1. ## Dining Philosopher question

I am going to put this algorithm (attachment) in my code and however this code supposbly works and but it seems to me you could have a race condition if two adjacent philosophers try to aquire forks at the same time. in the take forks function if both philosophers execute the
up(&mutex) then try to iniate the down(&s[i]), I can't see what is going to prevent them from blocking each other. Does anyone understand this and would not mind assisting how its going to allow one to get forks and keep the other waiting to get them?

2. up(&mutex) should block anyone else who is trying to use that mutex.

--
Mats

3. I thot that's what a mutex is/does -- allows you to lock in/out variable access?

It would have been more interesting if you had to explain someone ending up with a rusty spoon

4. Although you didn't post the code, I suppose you are talking about the example code from the Chapter "The Dining Philosophers Problem" in "Modern Operating Systems" by Andrew S. Tanenbaum. In my edition (2nd), this is chapter 2.4.1, figure 2-33.

The philosophers can't block each other in take_forks(), because only one philosopher may call up(&mutex) at a time in the first place: if there's a philosopher in the critical region, he already issued a down(&mutex), so every other philosopher will block at the same call. Furthermore, the down(&s[i]) only affects philosopher i (he will block). There's no philosopher j != i who may call down(&s[i]), but there must be a philosopher j=i-1 or j=i+1 who calls up(&s[i]). Hence, philosopher i will resume as soon as the offending philosopher puts down his forks.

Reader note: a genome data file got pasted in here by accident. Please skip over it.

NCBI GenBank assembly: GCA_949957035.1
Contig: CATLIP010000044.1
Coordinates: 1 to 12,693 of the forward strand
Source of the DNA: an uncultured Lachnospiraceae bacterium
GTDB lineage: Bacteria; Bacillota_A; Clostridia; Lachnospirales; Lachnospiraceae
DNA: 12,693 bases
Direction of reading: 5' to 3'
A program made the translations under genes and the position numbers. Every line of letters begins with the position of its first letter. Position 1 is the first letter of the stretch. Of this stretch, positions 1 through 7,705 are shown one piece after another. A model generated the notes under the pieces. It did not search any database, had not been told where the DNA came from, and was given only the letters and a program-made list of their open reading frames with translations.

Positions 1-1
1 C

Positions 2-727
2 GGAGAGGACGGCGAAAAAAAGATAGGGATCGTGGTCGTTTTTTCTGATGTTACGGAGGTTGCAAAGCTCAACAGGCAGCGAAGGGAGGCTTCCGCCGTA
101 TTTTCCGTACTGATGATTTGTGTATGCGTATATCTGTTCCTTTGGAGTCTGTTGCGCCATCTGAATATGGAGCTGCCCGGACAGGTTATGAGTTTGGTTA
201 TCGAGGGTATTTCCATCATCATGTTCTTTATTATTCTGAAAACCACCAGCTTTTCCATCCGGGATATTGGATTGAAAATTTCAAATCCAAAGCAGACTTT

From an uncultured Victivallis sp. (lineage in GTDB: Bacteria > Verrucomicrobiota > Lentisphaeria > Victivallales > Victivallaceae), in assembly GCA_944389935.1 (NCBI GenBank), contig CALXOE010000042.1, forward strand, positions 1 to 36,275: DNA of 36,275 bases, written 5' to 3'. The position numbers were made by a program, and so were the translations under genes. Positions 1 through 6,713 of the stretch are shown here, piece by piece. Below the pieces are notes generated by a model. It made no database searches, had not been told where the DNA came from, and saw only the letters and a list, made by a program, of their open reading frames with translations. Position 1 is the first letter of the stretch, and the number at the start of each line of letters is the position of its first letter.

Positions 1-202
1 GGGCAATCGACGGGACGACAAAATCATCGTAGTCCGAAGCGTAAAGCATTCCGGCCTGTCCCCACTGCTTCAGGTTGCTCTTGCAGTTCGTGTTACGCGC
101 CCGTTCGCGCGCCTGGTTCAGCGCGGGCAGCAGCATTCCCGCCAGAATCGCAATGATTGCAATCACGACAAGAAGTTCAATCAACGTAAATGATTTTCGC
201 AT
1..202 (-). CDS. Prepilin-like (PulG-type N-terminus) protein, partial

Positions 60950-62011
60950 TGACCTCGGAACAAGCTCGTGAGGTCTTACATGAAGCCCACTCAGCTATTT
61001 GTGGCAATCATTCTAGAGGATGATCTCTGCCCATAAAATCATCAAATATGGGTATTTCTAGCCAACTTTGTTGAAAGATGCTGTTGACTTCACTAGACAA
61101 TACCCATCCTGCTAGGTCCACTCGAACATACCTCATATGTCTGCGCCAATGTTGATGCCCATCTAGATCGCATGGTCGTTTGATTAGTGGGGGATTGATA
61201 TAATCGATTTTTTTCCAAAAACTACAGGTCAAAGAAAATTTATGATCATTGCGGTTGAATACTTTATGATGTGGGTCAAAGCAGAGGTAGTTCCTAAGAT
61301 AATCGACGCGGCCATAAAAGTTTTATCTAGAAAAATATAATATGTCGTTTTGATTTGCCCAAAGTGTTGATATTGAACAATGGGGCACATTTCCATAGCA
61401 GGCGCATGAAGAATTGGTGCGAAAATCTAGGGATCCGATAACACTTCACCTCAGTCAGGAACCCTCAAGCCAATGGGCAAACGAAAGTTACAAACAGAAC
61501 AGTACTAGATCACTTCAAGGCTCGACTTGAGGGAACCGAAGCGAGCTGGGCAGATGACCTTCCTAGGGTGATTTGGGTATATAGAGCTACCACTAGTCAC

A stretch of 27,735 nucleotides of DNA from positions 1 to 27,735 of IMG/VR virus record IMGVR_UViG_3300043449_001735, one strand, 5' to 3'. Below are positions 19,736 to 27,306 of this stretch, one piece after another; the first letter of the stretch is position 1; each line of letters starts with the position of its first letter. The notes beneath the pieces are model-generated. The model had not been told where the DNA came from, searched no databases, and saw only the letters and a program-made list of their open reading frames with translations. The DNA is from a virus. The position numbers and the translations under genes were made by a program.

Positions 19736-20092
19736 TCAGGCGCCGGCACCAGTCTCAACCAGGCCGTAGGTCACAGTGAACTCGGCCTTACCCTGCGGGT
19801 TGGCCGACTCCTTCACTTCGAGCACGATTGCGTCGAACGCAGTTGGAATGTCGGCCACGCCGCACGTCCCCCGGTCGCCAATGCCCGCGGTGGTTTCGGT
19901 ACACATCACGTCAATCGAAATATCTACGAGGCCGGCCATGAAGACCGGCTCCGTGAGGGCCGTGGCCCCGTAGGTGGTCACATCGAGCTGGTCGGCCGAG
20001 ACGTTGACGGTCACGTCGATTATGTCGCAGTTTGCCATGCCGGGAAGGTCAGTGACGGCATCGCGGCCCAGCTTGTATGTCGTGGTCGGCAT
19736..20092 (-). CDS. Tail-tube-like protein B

Either way, you should read the accompanying text and the chapter before that one called "Interprocess Communication", which explains the semantics of up(), down(), mutexes, semaphores etc.

Greets,
Philip

PS: for those of you who haven't got the book at hand, there's a funny bit right at the beginning of this chapter: "The life of a philosopher consists of alternate periods of eating and thinking. (This is something of an abstraction, even for philosophers [...]"

5. ## The code is this-

Code:
```# define N  5
# define LEFT (i+N-1)%N
# define RIGHT (i+1)%N
# define THINKING  0
# define  HUNGRY  1
# define   EATING  2
typede int semaphore;
int state[N];
semaphore mutex = 1;
semaphore s[N];

void philosopher(int i)
{
while (TRUE) {
think ();
take_forks(i);
eat();
put_forks(i);
}
}

void take_fork(int i)
{
down(&mutex);
state[i] = HUNGRY;
test(i);
up(&mutex);
down(&s[i]);
}

void put_forks(i)
{
down(&mutex);
state[i] = THINKING;
test(LEFT);
test(RIGHT);
up(&mutex);
}

void test(i)
{
if (state[i] ==HUNGRY && state[LEFT] != EATING && state[RIGHT] !  =EATING {
state[i] = EATING;
up(&s[i];
}
}

I'm sorry for not posting the code originally at first I thought I did!!```

6. Man i hate my OS class, that ........ is more challenging than C, we do it in BACI, damn that language n concurrency :S

7. I'm sorry for not posting the code originally at first I thought I did!!
Yep, this looks like the example code from the book I mentioned.

Man i hate my OS class, that ........ is more challenging than C, we do it in BACI, damn that language n concurrency :S